|The first excerpt represents the past or something you must release, and is drawn from The Coxon Fund by Henry James:
do so most effectually by leaving England. I wanted to forget
Frank Saltram--that was all. I didn't want to do anything in the
world to him but that. Indignation had withered on the stalk, and
I felt that one could pity him as much as one ought only by never
thinking of him again. It wasn't for anything he had done to me;
it was for what he had done to the Mulvilles. Adelaide cried about
it for a week, and her husband, profiting by the example so
signally given him of the fatal effect of a want of character, left
the letter, the drop too much, unanswered. The letter, an
incredible one, addressed by Saltram to Wimbledon during a stay
with the Pudneys at Ramsgate, was the central feature of the
|The second excerpt represents the present or the deciding factor of the moment, and is drawn from Riders of the Purple Sage by Zane Grey:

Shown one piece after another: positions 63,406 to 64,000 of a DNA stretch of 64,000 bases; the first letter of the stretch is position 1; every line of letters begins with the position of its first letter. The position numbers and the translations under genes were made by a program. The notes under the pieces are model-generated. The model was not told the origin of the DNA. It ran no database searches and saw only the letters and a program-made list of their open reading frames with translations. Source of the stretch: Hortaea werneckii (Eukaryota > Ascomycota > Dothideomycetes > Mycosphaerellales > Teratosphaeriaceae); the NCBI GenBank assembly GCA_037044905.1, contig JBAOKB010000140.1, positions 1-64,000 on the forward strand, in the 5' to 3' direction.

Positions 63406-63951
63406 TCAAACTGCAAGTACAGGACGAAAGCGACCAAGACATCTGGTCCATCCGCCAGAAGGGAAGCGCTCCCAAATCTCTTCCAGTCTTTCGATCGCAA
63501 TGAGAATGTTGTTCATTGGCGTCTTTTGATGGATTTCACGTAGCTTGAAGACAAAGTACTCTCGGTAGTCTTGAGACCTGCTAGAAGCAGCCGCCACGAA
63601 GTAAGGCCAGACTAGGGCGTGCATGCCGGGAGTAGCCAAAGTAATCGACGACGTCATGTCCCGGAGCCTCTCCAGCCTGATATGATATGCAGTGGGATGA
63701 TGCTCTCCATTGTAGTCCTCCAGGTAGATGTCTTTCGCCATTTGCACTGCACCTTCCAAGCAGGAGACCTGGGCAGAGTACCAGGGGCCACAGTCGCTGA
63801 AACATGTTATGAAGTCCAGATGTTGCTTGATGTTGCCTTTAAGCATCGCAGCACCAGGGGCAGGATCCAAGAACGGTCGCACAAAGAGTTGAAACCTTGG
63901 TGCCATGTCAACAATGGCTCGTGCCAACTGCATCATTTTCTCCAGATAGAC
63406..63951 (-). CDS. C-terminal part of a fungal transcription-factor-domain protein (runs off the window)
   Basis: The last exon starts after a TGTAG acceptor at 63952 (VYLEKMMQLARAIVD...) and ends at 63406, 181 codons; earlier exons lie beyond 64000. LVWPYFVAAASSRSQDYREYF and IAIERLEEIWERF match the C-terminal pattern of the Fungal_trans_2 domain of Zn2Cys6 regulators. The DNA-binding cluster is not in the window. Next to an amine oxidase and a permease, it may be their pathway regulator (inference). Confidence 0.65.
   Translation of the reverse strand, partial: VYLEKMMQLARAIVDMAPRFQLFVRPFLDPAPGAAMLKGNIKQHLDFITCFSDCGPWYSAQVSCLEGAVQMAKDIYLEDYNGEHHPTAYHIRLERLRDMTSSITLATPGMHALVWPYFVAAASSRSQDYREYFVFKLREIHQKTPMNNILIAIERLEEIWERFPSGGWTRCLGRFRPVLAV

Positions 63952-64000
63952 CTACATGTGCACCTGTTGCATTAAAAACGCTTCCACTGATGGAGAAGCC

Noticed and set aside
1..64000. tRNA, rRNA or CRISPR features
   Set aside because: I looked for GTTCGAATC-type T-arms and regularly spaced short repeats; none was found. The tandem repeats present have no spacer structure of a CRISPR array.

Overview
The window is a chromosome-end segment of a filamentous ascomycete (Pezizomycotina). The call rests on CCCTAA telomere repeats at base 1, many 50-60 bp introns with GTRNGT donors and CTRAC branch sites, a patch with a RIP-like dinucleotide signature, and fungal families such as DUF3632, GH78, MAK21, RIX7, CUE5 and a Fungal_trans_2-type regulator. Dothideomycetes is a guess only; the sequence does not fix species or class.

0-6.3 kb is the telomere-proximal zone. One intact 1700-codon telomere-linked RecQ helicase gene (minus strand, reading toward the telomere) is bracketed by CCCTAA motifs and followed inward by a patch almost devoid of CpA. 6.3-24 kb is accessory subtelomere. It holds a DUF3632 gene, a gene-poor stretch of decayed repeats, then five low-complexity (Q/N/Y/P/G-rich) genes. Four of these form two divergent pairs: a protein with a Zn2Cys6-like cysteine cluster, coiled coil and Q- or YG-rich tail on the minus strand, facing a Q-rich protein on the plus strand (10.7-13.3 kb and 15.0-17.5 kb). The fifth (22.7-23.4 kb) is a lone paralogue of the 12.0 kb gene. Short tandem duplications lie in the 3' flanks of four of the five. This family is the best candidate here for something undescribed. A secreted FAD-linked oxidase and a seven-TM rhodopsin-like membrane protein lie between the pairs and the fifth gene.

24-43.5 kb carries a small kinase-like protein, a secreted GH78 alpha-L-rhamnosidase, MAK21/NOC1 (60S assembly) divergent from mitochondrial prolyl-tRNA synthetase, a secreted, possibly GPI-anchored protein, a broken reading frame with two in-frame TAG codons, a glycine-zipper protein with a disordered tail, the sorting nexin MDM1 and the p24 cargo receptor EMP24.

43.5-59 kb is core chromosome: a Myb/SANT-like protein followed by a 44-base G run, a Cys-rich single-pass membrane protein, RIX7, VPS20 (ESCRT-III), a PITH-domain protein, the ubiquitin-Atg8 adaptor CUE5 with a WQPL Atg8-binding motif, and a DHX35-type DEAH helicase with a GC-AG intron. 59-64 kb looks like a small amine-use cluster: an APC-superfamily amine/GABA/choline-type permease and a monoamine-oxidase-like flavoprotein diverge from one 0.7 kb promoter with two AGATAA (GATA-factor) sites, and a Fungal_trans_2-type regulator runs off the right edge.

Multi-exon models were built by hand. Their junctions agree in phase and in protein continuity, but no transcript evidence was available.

a puzzling circumstance for Tull. Venters laughed grimly at the
thought of what Tull's rage would be when he finally discovered
the trick. Venters meant to sheer out into the sage before Tull
could possibly be sure who rode the blacks.
The gap closed to a distance to half a mile. Tull halted. His
riders came up and formed a dark group around him. Venters
thought he saw him wave his arms and was certain of it when the
riders dashed into the sage, to right and left of the trail. Tull
had anticipated just the move held in mind by Venters.
"Now Bess!" shouted Venters. "Strike north. Go round those riders
and turn west."
Riders of the Purple Sage
|The third excerpt represents the future or something you must embrace, and is drawn from The Beasts of Tarzan by Edgar Rice Burroughs:
words and manner indicated that he had entertained.
The ape-man instantly dropped to his knees beside the Swede.
"I am sorry," he said very simply. "I had looked for none
but knaves in company with Rokoff. I see that I was wrong.
That is past now, and we will drop it for the more important
matter of getting you to a place of comfort and looking after
your wounds. We must have you on your feet again as soon
The Swede, smiling, shook his head.
"You go on an' look for the vife an' kid," he said.
"Ay ban as gude as dead already; but"--he hesitated--"Ay hate
The Beasts of Tarzan